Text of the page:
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Whither Teacher Education and Training?: new HEPI report calls for fresh thinking and practical action now to avoid a crisis in teacher recruitment and training

  • 27 April 2017

A new HEPI paper on the past, present and future of teacher training written by Dr John Cater, the Vice Chancellor of Edge Hill University, will be launched at a HEPI conference at King’s College London on Thursday, 27 April 2017. Among the various recommendations is a call to consider replacing bursaries for trainee teachers with a new system of forgivable fees.

John Cater, the author of HEPI Report (95) Whither Teacher Education and Training?, said:

There are worrying signs that the profession is failing to attract enough entrants and failing to retain existing teachers in sufficient numbers and with appropriate specialisms to deliver the revised curriculum to a rapidly increasing school-age population.

This is no longer the time for hackneyed debates about the merits of different types of provision of Initial Teacher Training, which should be judged solely on the quality of provision and the success in recruiting and retaining future teachers.

But it is the time for all stakeholders to work together to ensure that an emerging issue does not manifest itself into a crisis which affects the life chances of a generation.’

Nick Hillman, Director of the Higher Education Policy Institute, said:

Policymakers love to meddle in teacher training. In recent times, they have tried to shift the training out of universities and into schools. But the numbers speak for themselves: in every year between 2013 and 2016, teacher recruitment missed its targets. Large sums have been splurged on bursaries for trainee teachers to stem the flow, but without much effect.

We need to stop ignoring the facts. Trainee teachers typically do not want to be at the same chalkface all of the time. Learning how to teach in a university environment – and not just at a single school – allows the teachers of tomorrow to gain experience in different settings. It also helps them learn from one another as part of a bigger group covering the various stages of education and lots of different disciplines.

After the election, the new Government will need to consider this issue afresh. Otherwise, children being born today will not be guaranteed the schooling they deserve.

Notes for Editors

  • The paper makes ten recommendations aimed at making teaching a more secure, reliable and attractive profession:
  1. Considering the replacement of the current bursary system with new ‘forgivable fees’ for those who remain in teaching for a number of years and perform highly.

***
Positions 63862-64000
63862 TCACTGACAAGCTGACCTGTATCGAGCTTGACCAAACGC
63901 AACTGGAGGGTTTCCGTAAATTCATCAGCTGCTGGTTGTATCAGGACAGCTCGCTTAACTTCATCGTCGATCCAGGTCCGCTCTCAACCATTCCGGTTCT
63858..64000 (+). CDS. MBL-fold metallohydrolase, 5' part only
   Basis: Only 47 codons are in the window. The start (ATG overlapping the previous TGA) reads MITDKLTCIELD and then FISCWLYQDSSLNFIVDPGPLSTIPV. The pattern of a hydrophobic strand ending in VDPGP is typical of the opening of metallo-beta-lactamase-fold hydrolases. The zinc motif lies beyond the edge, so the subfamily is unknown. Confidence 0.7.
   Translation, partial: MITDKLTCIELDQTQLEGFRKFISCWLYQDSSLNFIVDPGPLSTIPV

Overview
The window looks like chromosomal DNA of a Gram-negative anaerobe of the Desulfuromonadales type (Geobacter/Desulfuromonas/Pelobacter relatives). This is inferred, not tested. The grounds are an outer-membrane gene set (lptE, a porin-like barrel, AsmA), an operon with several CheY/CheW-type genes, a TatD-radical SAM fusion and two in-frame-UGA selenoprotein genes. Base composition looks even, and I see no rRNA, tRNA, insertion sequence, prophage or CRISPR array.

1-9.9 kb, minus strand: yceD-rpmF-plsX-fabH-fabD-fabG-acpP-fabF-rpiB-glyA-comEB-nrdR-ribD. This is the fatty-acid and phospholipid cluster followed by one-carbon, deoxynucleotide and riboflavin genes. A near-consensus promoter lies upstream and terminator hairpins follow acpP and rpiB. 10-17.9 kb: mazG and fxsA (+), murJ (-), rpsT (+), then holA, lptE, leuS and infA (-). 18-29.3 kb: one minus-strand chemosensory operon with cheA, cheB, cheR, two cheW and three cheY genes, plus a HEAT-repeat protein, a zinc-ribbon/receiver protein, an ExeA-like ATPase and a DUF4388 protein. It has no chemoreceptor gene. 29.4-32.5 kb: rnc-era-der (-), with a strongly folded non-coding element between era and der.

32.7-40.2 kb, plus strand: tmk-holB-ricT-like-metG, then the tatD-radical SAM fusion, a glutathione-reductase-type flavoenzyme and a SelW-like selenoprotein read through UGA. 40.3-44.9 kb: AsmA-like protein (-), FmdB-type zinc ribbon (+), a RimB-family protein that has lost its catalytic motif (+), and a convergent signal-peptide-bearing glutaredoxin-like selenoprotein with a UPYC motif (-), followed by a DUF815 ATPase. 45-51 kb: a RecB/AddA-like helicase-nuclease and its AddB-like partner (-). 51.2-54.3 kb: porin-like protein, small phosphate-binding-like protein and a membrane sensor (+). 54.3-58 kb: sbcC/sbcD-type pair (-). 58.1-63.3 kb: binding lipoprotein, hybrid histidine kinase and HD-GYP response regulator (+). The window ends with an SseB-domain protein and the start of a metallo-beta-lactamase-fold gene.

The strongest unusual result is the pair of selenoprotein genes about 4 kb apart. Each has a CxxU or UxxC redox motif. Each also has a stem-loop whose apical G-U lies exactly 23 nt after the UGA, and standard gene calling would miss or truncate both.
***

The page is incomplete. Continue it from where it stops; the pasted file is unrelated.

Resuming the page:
2. Improving links to the teacher supply chain, with an outreach team building relationships with universities, their careers services, academic staff and students.
  3. Treating all routes to qualified or accredited teacher status on an equal and fair basis, with potential trainees choosing the most appropriate route for them.
  4. Granting all teaching trainer providers three to five-year allocations, within a range limited to +/-10 per cent each year, to encourage investment in facilities.
  5. Placing an expectation on all schools that they will play a role in the renewal of the profession by, as a minimum, providing placement opportunities for trainees.
  6. Investing in better physical working conditions in schools, which no longer come close to matching those in other professions.
  7. Refining, clarifying and simplifying a career-progression ladder to recognise outstanding teachers and support retention.
  8. Providing ready access, with funding, to a greater range of personal development opportunities for teachers – possibly as part of a university’s Access and Participation Plan and as an alternative to sponsoring a school.
  9. Agreeing and implementing a school curriculum and assessment structure designed to remain in place for at least a decade to ensure stability.
  10. 10.Launching a new media campaign, including better use of social media, focusing on the way in which teachers change life chances.
  • Dr John Cater is Vice-Chancellor of Edge Hill University and, having led the institution since 1993, he is the longest-serving head of any UK higher education institution. He was a Director of the Teacher Training Agency and its successor body, the Training and Development Agency for Schools, from 1999 to 2006 and he is the Chair of Universities UK’s Teacher Education Advisory Group.
  • HEPI’s mission is to ensure policy-making is informed by evidence and research. We are UK-wide, independent and non-partisan.

1 comment

  1. I Phillips says:

    Interesting that current and past policy at Dr Cater’s institution appears almost as muddled as government policy.
    There was a tendency to jump upon any bandwagon undermining the key strength of the Faculty of Education’s secondary ITE – its PGCE programme.
    More recently there appears to be a lack of conviction about the future of secondary ITE at Edge Hill with a number of PGCE courses closed or significantly reduced in size, leaving staff there uncertain as to what their future is and a noticeable lack of direction at the top of the Faculty of Education.
    This contrasts markedly with a number of other HEIs who are currently expanding their secondary provision.

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